Meade goes country
Conference Center hosts Western-themed event
By Navy Seaman Nicolas N. Lopez
Defense Information School
More than 140 service members and civilians, including members of the Defense Information School community, attended the first Meade's Gone Country celebrated Friday at The Conference Center.
The purpose of the four-hour event, which was sponsored by the Fort Meade Directorate of Family and Morale, Welfare and Recreation, was to provide an alternative to the annual Oktoberfest of previous years.
The hope was that more junior service members would attend Meade's Gone Country, said Wendy Gibbs, the community recreation officer for DFMWR.
"We have done Oktoberfest for years, but it's been declining," she said. "We're constantly looking for ways to meet the needs of service members."
Initial plans included a country music band, so the theme was pushed in that direction, said Stacy Echard, special events coordinator for DFMWR.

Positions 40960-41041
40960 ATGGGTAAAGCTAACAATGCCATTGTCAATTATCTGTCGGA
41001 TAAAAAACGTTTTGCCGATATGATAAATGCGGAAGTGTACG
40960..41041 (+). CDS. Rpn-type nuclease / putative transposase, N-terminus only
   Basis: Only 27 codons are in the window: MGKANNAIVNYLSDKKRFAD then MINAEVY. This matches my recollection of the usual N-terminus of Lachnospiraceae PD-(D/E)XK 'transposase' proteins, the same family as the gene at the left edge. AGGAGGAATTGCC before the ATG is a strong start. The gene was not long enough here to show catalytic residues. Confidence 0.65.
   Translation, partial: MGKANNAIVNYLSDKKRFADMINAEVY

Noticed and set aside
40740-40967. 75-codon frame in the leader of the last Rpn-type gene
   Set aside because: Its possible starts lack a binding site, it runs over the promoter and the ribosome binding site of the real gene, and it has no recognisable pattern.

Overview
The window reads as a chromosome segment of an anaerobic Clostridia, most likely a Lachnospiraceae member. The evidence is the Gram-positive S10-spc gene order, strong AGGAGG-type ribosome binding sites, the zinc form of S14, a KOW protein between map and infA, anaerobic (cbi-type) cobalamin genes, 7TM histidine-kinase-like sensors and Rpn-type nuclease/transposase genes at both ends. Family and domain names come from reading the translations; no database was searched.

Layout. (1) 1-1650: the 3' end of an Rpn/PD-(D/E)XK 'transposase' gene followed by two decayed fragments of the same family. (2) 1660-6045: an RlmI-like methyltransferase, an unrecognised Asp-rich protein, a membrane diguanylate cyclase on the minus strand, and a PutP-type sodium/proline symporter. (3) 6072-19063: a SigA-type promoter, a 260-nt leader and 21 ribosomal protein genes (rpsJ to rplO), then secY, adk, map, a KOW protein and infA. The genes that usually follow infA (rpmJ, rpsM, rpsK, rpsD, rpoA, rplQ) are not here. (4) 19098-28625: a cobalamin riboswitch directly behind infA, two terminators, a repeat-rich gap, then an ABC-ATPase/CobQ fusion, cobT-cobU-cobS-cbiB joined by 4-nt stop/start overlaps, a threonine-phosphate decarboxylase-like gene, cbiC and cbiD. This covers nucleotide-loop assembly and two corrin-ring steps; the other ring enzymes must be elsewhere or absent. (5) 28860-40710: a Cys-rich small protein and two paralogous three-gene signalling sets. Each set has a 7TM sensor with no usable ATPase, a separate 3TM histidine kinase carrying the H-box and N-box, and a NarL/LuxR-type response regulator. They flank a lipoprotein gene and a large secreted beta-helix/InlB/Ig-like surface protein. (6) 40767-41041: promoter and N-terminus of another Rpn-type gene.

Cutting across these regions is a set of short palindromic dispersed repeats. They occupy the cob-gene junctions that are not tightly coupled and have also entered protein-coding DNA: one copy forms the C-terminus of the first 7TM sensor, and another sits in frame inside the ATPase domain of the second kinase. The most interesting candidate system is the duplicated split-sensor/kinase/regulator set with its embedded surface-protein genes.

Although the band was unavailable, the event was still a great plan, said Echard.
Participants rode a mechanical bull, threw darts, won prizes, sampled the whiskey bar and learned to line dance,
"When the instructor arrived, the dance floor was packed," Gibbs said. "Everyone wanted to learn how to do the dance."
The tasty and affordable food also was popular among junior service members, said Gibbs.
Another draw was the mechanical bull, a machine designed to replicate the riding of a bucking animal.
"It's a little more difficult than it looks," said Sarah Leslie after she rode the mechanical bull for the first time. "That first whip around was too strong. ... I thought I was gonna die."
Senior Master Sgt. Gary Rihn, a student at the Public Affairs Qualification Course at DINFOS, also enjoyed the event.
"I like it; I'm country," Rihn said. "I live out in the country, my wife and I have a farm. This brings me back to that."
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